Since the seventies, the DAP had been calling for the popularisation of tertiary education by establishing at least one university in each state in the country to ensure that Malaysian students can find places for higher education in their own country instead of having to go overseas at great cost to themselves and the nation.

Last week, when some 30-odd United States Congressmen gave notice to move a resolution critical of the Malaysian Government, and in particular, the Prime Minister, the Cabinet responded immediately and I understand a motion of confidence in the Prime Minister would be moved by the Deputy Prime Minister in Parliament next week.

However, when 24 DAP MPs in the 1986 Parliament called on the Government to establish more universities to meet the needs of Malaysian students as well as in the national interests, they were ignored. If the Government had been prepared to be as sensitive to the views of the Opposition as they are now to the views of a handful of US Congressmen, Malaysia would undoubtedly be in a better state of affairs and there would have been no need for Anwar to make such a statement as even now, some 10,000 students eligible for entry into the local universities are being turned away for lack of places!

But this DAP call had gone unheeded for some two decades and is now only begun to be taken more seriously by the government.

But there are other problems about tertiary education in the country which must be addressed if the government wants all parents to have their children educated locally, at least for the first degree programmes.

Apart from ensuring that there are adequate places to meet the demands of increasing percentages of Malaysian students who want tertiary educational opportunities, the government must ensure that there are enough right places for those who wish to pursue specific educational disciplines in the country, whether medical, engineering, information technology, etc.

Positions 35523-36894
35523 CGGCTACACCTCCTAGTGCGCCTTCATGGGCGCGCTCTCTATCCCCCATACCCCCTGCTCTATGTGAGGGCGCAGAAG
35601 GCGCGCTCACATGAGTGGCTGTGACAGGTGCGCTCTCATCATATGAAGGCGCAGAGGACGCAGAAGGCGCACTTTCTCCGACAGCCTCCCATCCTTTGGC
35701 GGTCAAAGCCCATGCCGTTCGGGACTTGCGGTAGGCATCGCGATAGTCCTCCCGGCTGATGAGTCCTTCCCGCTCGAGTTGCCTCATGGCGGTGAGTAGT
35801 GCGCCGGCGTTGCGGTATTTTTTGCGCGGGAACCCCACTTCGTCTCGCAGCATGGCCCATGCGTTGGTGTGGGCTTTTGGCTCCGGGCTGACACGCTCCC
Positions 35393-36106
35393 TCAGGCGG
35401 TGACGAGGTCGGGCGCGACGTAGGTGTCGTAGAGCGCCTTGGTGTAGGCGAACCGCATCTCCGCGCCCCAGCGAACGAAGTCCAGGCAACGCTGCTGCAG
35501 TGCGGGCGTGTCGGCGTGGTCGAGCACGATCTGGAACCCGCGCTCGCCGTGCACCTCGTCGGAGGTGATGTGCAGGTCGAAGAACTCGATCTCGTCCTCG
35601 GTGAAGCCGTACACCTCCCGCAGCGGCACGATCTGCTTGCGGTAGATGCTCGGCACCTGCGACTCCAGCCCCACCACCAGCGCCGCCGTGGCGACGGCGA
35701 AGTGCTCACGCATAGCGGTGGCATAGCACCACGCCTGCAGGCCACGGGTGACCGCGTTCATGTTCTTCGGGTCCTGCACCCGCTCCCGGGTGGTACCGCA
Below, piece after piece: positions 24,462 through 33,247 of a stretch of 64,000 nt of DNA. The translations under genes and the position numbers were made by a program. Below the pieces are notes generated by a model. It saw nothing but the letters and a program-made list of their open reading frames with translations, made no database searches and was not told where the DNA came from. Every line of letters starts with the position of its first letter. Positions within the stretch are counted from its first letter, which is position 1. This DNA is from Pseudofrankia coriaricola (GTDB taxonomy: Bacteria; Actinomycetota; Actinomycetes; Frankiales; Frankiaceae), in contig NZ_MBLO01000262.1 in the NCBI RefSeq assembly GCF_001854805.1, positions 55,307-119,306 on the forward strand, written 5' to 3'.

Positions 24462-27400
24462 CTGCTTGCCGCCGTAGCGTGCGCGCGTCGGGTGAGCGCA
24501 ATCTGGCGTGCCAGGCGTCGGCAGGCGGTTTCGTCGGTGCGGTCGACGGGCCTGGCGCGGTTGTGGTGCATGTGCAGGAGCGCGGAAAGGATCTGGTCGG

The government should also ensure that high standards of excellence in Malaysian institutions of higher learning are maintained so as to attract the best and the most creative brains, not only in Malaysia, but even from overseas.

Finally, if Anwar is serious in wanting Malaysians to opt for local universities for their children’s tertiary education, then let the Ministers and government leaders set an example with the Cabinet issuing a directive that all Ministers, Deputy Ministers, Parliamentary Secretaries, MPs and government leaders should send their children only to local universities.

Both Dr. Rohaty and Dr. Syed Hussein Alatas had dealt about different aspects of what I would call "miseducation" in Malaysia, not only at primary, secondary and tertiary levels, but also for different groups, whether it be pre-schoolers or the gifted and the talented children.

We are not giving enough attention to those with learning problems and are completely ignoring those with unusual gifts. Recently, there was considerable publicity in the national media about the 12-year-old Suffiah Farooq entering Oxford University to read mathematics, just because of the tangential relationship of her mother being a Malaysian, while we continue to squander one of our most precious national resources to be found among the gifted and talented children in our own country - from all racial and cultural groups, across all economic strata and in all areas of human endeavour.